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Taxation Institute welcomes Government's response to Mortimer

Publication date: 09 Dec 97 | Source: THE TAX INSTITUTE

Taxation Institute welcomes Government's response to Mortimer.

Yesterday's announcement relating to withholding taxes and the Offshore Banking Unit's will hopefully result in a boost to business carried on in Australia and provide a real incentive for business to locate operations in Australia, according to Taxation Institute of Australia President, Mr Richard Gelski.

Costs should be reduced via the freeing up of the withholding tax requirements on borrowings by Australian taxpayers and the enhancement of the Offshore Banking Unit regime will provide further incentives and reduce potential costs.

"Such measures will obviously have a flow on effect to the Australian economy as more jobs are located in Australia," Mr Gelski said.

"What is now needed, as was recognised in the Mortimer Report and is accepted in he Government's response, is major reform of the Australian taxation system."

"In particular, there is a need to re-orientate the present tax system to make it more 'growth friendly'," he said.

Mr Gelski said that the Government needed to acknowledge that, regardless of the carrots it holds out to overseas firms to locate business here, the complexity of the present tax system will still continue to act as a deterrent to business considering locating in Australia.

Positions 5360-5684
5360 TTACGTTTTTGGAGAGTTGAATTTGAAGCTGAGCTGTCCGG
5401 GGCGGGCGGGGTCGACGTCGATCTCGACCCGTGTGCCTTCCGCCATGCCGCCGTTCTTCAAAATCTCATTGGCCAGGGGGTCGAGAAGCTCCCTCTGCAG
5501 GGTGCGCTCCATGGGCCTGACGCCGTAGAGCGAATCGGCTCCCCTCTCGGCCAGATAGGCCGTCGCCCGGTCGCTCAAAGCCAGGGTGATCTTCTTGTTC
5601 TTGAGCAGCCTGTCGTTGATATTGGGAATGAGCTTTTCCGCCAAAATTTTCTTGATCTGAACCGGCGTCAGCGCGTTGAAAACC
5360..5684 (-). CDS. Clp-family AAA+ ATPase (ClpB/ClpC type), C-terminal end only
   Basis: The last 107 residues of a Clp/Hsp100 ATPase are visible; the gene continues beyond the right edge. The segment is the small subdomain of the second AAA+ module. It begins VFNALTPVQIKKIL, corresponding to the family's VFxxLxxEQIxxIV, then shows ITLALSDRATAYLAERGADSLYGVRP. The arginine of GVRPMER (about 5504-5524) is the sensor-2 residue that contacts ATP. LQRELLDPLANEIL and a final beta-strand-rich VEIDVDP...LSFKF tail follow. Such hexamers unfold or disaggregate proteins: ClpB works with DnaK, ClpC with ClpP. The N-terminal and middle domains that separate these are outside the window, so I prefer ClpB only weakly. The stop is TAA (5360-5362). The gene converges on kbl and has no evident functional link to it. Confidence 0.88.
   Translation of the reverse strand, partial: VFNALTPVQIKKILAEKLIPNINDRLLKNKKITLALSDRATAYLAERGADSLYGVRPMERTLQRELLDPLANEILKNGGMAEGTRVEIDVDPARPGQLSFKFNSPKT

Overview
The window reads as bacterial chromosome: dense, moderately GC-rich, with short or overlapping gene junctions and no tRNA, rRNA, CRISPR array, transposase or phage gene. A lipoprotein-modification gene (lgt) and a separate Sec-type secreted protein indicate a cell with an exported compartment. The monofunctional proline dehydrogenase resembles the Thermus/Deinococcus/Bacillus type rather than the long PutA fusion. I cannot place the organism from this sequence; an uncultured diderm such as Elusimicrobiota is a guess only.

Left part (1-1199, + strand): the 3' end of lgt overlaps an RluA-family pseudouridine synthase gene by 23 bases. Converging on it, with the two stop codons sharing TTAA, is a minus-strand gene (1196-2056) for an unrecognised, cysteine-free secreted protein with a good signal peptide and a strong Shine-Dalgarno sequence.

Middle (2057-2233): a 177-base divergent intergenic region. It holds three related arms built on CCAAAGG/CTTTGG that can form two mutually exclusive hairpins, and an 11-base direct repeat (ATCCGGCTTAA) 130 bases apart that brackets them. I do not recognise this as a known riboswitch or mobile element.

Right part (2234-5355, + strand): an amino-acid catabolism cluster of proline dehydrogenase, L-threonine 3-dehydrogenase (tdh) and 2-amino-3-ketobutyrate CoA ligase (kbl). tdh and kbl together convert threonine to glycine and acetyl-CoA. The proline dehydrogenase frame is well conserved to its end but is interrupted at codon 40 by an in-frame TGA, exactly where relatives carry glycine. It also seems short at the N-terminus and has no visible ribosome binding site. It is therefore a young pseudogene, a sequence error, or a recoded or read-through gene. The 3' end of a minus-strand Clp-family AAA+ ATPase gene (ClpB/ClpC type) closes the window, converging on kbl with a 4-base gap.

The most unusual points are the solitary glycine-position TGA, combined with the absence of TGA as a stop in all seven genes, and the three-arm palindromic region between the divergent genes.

"Concessions are not enough in the absence of a workable and effective tax system," he said.

"If businesses believe the advantages of any concessions will be eaten away by the cost of complying with the totality of the tax system there will be no real incentive to invest in Australia."

"The Taxation Institute urges the Government to continue on this commendable path by making some real improvements to the Australian tax system. Complex taxes such as the wholesale sales tax, Fringe Benefits Tax and Capital Gains Tax should be the subject of major reforms."

"Provisions dealing with foreign income of controlled foreign entities are second only to the United States in complexity and scream out for simplification, at least in their application to small business. Such a regime would be truly attractive to businesses wishing to relocate here as well as to existing Australian businesses," he said.